A witch bottle dating from the 19th century has been stumbled upon during the demolition of an old chimney in Northampton, England. The home used to be a pub called the Star and Garter Inn, more on which (no pun) later.
The work crew were no doubt baffled to find a Victorian torpedo bottle containing glass shards, fish hooks and, most ominously, human teeth. This spiky concoction was topped off with what Smithsonian describe as “an unidentified liquid”.
Witches had their spells and potions, but they weren’t the only ones. Mere mortals who wanted to fight back against potential witchcraft could use a strange item referred to as a “witch bottle”. And where they stuck it is a real eye opener.
What was it doing in the chimney? That was the common place to put it, with the hearth another recommended hiding place. JSTOR Daily quotes anthropologist Christopher C. Fennell, who mentions the “deviant paths” identified as possible access points for evil doers. Santa comes down the chimney stack, so why not a witch?
As for the highly questionable ingredients, the explanation is straightforward if eccentric. The sharp objects were there to snag the witch, and included nail clippings, thorns or pins, though these had to bent over. According to archaeologist Eamonn P. Kelley, “the bending of the pins ‘did away with them’ in a ritual sense, which meant that they then existed in the ‘otherworld’ where the witch traveled”.
Getting them into the bottle in the first place was the liquid, typically urine though this has yet to be established in the case of the Northampton bottle. It’s thought urine was used owing to the large number of historic urinary issues that may have been blamed on witches. Certainly more convenient then getting a hard-to-obtain medical diagnosis perhaps… though quite how a witch is drawn to someone’s urine in the first place is a question for another article!
The practice of bottling sharp objects and bodily fluids is thought to have started in East Anglia. Over 100 examples of witch bottles have been discovered in Great Britain. For example, there was the 17th/18th century Holywell Witch Bottle of 2008 (found on Shoreditch High St, London), which contained an organic element that could have been wood or bone alongside the usual copper alloy pins.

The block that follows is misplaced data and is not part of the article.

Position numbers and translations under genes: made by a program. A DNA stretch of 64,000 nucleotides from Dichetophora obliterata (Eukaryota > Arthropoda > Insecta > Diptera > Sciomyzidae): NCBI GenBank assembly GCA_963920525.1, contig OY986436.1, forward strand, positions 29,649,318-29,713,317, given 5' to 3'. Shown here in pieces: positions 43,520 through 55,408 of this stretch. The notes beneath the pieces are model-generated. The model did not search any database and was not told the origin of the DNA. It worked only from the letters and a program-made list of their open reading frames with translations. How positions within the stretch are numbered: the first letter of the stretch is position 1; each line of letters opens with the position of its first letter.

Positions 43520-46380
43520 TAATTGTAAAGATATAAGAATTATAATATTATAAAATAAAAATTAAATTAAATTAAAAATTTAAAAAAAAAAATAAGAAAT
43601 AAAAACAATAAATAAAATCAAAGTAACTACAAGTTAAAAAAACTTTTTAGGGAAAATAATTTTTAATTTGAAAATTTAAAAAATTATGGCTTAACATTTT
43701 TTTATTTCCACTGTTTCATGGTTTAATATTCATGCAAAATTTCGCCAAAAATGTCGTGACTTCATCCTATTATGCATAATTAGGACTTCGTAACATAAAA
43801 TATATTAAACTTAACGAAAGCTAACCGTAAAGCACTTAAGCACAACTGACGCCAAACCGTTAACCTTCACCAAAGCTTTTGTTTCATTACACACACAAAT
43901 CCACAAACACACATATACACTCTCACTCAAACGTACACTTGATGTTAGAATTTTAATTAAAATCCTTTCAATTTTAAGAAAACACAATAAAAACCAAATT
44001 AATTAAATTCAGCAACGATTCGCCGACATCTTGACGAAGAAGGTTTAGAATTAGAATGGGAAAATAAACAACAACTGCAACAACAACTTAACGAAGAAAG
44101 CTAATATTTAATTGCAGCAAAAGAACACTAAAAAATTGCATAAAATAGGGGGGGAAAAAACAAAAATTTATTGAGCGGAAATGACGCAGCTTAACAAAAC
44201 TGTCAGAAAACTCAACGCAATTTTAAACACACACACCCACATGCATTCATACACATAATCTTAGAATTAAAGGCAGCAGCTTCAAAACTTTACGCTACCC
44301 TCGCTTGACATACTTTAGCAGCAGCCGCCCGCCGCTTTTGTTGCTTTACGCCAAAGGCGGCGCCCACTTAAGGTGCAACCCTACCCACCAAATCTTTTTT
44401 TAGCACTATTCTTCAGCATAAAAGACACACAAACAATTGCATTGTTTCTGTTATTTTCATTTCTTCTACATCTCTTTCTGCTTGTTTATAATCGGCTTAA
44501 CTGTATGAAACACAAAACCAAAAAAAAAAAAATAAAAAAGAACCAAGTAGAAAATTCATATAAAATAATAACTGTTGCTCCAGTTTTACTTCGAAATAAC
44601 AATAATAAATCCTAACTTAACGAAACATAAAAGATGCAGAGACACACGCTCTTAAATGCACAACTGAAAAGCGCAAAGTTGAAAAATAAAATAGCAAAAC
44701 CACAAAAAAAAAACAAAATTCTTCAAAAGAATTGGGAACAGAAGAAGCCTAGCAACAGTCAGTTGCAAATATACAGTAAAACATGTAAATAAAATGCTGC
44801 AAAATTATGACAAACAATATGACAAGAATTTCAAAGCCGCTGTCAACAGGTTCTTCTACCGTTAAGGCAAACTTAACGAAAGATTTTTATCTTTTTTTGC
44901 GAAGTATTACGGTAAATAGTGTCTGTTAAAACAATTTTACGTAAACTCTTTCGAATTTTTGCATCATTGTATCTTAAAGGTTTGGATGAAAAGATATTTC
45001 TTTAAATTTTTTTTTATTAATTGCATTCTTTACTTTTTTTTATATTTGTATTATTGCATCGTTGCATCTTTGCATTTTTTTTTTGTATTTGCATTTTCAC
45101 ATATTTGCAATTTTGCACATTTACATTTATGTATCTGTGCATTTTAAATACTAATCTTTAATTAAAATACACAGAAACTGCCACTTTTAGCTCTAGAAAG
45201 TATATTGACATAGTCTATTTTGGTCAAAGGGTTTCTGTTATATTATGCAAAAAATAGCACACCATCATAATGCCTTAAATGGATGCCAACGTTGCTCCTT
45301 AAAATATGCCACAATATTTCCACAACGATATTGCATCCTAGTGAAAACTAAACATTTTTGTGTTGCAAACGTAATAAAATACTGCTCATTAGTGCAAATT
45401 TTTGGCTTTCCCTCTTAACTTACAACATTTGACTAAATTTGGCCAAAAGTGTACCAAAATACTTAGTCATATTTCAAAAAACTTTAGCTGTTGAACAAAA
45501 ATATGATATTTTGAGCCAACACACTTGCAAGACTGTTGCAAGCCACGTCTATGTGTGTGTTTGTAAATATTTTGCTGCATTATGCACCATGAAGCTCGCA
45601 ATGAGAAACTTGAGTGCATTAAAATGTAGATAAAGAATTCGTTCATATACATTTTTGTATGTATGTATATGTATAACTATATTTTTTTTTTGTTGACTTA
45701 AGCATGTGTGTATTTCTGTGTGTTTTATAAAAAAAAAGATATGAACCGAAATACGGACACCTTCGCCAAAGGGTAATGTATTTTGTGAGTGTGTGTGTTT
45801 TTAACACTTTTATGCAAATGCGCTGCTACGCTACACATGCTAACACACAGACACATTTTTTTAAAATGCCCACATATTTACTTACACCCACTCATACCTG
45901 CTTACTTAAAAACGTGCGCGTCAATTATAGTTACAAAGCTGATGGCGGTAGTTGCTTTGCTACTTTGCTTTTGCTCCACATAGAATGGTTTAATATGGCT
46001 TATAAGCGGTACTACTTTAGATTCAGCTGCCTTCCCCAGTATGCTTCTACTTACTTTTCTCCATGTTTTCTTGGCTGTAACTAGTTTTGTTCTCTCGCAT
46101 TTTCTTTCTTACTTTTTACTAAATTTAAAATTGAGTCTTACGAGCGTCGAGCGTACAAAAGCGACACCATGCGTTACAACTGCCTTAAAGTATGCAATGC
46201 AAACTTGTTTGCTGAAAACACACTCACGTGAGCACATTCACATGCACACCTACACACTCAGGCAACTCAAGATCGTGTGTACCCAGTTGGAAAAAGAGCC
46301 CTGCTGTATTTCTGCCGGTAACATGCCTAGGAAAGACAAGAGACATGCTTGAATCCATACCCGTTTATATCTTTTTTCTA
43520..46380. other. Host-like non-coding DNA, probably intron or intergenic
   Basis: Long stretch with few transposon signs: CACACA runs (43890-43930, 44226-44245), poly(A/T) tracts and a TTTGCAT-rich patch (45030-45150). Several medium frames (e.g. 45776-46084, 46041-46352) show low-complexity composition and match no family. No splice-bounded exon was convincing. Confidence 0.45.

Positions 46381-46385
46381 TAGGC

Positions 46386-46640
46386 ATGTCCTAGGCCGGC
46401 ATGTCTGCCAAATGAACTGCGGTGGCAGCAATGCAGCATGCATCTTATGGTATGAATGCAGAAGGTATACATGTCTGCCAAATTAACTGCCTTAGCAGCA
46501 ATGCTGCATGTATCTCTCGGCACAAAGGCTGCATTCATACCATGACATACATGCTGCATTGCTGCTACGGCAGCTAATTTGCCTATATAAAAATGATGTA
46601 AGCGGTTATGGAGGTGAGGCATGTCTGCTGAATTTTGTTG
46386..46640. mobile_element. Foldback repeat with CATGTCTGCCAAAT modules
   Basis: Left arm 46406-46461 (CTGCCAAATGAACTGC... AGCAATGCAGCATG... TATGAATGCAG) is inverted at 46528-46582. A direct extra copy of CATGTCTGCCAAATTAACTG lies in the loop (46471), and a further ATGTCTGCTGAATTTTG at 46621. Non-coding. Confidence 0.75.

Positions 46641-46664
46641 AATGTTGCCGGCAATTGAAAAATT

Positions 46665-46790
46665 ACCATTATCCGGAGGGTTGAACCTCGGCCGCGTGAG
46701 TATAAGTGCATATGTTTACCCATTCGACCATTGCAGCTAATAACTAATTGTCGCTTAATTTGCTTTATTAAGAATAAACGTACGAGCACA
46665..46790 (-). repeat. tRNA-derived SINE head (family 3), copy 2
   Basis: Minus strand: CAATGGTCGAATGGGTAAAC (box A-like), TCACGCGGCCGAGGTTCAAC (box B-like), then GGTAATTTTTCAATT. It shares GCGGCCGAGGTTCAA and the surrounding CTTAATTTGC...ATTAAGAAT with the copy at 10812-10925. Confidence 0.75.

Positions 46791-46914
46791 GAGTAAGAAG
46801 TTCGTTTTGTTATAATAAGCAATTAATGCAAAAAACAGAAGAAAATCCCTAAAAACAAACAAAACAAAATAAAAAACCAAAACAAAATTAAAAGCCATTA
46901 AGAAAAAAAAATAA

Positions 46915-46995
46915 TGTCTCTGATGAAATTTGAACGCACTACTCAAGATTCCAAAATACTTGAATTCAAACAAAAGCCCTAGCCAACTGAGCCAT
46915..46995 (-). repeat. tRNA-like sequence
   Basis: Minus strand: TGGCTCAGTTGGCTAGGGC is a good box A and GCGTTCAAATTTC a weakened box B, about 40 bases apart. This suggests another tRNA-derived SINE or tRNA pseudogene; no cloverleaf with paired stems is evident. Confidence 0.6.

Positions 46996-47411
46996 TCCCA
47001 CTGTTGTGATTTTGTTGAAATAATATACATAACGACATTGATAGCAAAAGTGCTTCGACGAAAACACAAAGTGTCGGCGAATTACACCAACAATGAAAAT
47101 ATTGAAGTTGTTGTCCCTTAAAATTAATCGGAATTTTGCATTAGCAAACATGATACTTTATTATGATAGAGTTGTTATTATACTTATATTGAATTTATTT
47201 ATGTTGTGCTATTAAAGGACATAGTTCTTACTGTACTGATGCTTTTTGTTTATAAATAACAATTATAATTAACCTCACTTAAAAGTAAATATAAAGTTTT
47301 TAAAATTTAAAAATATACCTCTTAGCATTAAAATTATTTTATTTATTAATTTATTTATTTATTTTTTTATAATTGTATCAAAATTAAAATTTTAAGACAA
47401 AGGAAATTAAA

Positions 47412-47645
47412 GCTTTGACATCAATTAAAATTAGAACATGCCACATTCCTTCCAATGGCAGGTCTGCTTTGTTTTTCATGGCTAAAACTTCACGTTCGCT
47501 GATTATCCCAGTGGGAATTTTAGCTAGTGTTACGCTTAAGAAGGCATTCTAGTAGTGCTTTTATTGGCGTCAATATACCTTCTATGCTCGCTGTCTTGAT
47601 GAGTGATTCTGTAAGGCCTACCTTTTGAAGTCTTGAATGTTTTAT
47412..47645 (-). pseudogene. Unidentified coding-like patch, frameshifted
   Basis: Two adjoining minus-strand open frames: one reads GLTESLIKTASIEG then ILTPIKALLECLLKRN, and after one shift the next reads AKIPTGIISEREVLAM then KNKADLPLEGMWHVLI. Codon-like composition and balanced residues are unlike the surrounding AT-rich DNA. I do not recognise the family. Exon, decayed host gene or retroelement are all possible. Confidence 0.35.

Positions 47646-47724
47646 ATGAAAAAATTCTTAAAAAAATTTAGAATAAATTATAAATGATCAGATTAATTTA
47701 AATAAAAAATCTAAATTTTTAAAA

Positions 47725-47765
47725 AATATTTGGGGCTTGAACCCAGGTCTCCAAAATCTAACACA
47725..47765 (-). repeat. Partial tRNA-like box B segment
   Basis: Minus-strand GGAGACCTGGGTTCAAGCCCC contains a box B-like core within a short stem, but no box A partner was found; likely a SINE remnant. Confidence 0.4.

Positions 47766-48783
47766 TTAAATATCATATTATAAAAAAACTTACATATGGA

The Museum of London Archaeology is playing a major role in exploring the phenomenon of witch bottles. They’re currently undertaking a 3 year study, seeking to understand more about how the bottles came to be filled and their connection to magic and medicine.
However the witch bottle appeared, it was certainly needed. The 1600s were a boom time for busting witches – famously the Salem Witch Trials happened in the last decade of that century. “As many as 300 people were executed for witchcraft in eastern England between 1644 and 1646,” the BBC notes. “The laws against witchcraft were repealed almost a century later, in 1736.”
Interestingly the pub chimney find is from much later, with the bottle type manufactured from the 1830s onwards. The Star and Garter Inn, as it used to be known, has an additional – and rather surprising – connection to the world of witchcraft. It was the birthplace in 1761 of Angeline Tubbs, aka the Witch of Saratoga.
Smithsonian.com writes that “Tubbs emigrated to the United States during her teenage years. She settled down in Saratoga Springs, New York, and made a living telling fortunes.” The relocation followed being abandoned by her British officer husband, who’d fought in the Battles of Saratoga.
Despite her reputation, she emerged at a time when witch hysteria was dying down, and “witches were treated as creepy curiosities rather than criminals.” Having said that, the presence of a witch bottle at her former home can’t help but send a couple of shivers down the spine.
The owner of the property – who wished not to be named – has decided to conceal the bottle once again. Maybe there is power in these ancient superstitions after all…